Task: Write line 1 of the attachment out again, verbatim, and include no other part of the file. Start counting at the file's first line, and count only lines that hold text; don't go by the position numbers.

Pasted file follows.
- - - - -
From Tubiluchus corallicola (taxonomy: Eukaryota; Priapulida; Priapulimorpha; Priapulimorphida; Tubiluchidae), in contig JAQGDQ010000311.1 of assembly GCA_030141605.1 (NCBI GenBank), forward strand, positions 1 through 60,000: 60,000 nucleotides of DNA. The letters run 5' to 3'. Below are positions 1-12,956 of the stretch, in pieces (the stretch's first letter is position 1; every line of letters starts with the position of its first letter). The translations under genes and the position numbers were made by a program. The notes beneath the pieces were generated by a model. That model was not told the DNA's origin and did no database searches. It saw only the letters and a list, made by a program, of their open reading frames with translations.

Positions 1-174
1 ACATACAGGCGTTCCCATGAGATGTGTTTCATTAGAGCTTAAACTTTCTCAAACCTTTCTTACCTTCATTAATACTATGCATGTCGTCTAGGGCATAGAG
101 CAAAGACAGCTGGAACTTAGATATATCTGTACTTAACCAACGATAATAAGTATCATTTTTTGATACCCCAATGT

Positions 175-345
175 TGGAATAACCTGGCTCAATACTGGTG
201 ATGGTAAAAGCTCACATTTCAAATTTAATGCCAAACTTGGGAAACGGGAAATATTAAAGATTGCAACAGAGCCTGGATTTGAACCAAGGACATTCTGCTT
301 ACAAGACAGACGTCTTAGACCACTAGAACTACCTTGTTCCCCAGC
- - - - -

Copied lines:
From Tubiluchus corallicola (taxonomy: Eukaryota; Priapulida; Priapulimorpha; Priapulimorphida; Tubiluchidae), in contig JAQGDQ010000311.1 of assembly GCA_030141605.1 (NCBI GenBank), forward strand, positions 1 through 60,000: 60,000 nucleotides of DNA. The letters run 5' to 3'. Below are positions 1-12,956 of the stretch, in pieces (the stretch's first letter is position 1; every line of letters starts with the position of its first letter). The translations under genes and the position numbers were made by a program. The notes beneath the pieces were generated by a model. That model was not told the DNA's origin and did no database searches. It saw only the letters and a list, made by a program, of their open reading frames with translations.